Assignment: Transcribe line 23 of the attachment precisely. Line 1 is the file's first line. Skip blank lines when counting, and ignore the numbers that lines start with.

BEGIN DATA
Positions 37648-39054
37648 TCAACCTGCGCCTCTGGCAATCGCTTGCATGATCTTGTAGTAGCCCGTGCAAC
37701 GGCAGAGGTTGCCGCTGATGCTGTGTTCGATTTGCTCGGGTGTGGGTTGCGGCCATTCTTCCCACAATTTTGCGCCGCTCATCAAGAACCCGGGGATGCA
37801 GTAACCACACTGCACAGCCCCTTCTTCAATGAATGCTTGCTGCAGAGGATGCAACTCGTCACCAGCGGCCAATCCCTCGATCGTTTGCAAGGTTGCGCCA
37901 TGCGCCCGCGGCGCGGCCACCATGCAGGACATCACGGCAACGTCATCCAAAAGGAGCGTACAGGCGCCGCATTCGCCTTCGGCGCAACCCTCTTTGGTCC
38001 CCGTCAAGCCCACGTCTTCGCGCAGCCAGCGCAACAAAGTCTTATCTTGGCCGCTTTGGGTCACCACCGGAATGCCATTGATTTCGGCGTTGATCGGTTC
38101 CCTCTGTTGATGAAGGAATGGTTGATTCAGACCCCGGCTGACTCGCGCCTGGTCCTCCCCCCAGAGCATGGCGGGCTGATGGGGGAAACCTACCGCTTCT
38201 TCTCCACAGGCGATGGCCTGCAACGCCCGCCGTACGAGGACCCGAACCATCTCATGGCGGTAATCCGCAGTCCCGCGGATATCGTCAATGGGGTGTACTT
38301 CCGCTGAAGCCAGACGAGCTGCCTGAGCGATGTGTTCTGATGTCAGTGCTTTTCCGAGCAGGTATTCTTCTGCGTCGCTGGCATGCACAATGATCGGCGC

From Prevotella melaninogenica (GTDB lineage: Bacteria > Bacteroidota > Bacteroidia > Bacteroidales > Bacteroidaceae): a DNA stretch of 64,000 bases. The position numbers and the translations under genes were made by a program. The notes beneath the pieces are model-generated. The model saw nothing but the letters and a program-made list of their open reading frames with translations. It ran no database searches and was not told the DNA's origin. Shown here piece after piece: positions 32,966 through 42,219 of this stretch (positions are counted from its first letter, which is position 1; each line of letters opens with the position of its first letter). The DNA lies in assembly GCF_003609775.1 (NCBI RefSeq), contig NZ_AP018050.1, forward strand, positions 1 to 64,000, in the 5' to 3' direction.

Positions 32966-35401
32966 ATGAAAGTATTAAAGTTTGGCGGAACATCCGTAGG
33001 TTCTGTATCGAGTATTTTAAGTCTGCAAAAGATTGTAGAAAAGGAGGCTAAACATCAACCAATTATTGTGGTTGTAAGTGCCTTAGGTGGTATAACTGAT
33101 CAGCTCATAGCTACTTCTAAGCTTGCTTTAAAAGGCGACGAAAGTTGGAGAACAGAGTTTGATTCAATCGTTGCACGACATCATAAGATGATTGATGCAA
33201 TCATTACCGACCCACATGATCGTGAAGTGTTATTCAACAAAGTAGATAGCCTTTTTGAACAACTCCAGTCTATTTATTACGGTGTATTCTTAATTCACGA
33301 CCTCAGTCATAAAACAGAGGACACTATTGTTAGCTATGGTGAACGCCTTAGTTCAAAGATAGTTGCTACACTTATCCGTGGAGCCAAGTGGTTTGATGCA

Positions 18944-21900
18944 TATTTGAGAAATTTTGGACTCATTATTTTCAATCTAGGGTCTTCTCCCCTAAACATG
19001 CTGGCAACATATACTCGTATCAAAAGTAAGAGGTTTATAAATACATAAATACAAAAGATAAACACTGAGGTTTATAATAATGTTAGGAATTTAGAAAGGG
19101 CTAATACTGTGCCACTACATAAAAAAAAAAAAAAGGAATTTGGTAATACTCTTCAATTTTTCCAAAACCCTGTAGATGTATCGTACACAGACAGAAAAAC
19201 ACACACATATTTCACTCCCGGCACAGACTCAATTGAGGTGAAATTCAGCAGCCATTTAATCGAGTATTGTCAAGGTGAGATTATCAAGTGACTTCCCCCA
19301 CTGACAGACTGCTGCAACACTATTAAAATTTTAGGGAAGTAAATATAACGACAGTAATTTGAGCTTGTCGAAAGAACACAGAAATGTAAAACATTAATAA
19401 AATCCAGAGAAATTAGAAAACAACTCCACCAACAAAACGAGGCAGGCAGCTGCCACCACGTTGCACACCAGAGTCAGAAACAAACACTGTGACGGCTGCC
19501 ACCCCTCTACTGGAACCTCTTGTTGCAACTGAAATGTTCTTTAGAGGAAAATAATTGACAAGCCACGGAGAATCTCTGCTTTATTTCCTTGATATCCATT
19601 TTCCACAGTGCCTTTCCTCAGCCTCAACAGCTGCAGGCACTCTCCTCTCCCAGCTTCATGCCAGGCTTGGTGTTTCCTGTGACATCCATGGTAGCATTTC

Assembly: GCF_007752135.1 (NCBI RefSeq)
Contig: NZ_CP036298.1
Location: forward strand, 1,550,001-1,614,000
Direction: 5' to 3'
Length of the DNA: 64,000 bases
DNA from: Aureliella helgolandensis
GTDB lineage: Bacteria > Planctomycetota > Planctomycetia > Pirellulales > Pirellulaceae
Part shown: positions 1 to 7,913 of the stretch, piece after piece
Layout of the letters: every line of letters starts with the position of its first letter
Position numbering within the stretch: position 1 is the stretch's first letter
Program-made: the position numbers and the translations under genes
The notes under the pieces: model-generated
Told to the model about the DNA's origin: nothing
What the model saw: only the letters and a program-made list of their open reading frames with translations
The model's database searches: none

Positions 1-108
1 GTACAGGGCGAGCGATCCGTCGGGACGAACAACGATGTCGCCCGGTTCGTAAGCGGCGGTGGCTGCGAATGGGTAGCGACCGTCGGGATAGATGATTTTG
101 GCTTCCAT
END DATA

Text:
19401 AATCCAGAGAAATTAGAAAACAACTCCACCAACAAAACGAGGCAGGCAGCTGCCACCACGTTGCACACCAGAGTCAGAAACAAACACTGTGACGGCTGCC